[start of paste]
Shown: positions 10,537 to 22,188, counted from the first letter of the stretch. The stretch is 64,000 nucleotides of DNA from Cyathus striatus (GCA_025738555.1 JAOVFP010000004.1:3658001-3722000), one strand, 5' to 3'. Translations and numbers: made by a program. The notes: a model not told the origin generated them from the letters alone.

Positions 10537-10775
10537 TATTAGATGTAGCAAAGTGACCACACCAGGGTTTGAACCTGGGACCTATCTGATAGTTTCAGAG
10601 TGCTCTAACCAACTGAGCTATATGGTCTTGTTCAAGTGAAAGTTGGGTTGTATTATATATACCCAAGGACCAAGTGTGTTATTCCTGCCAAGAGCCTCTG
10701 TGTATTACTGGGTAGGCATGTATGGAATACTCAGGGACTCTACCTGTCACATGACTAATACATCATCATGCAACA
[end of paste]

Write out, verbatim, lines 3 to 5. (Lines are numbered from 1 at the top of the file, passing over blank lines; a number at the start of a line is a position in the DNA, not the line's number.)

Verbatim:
10537 TATTAGATGTAGCAAAGTGACCACACCAGGGTTTGAACCTGGGACCTATCTGATAGTTTCAGAG
10601 TGCTCTAACCAACTGAGCTATATGGTCTTGTTCAAGTGAAAGTTGGGTTGTATTATATATACCCAAGGACCAAGTGTGTTATTCCTGCCAAGAGCCTCTG
10701 TGTATTACTGGGTAGGCATGTATGGAATACTCAGGGACTCTACCTGTCACATGACTAATACATCATCATGCAACA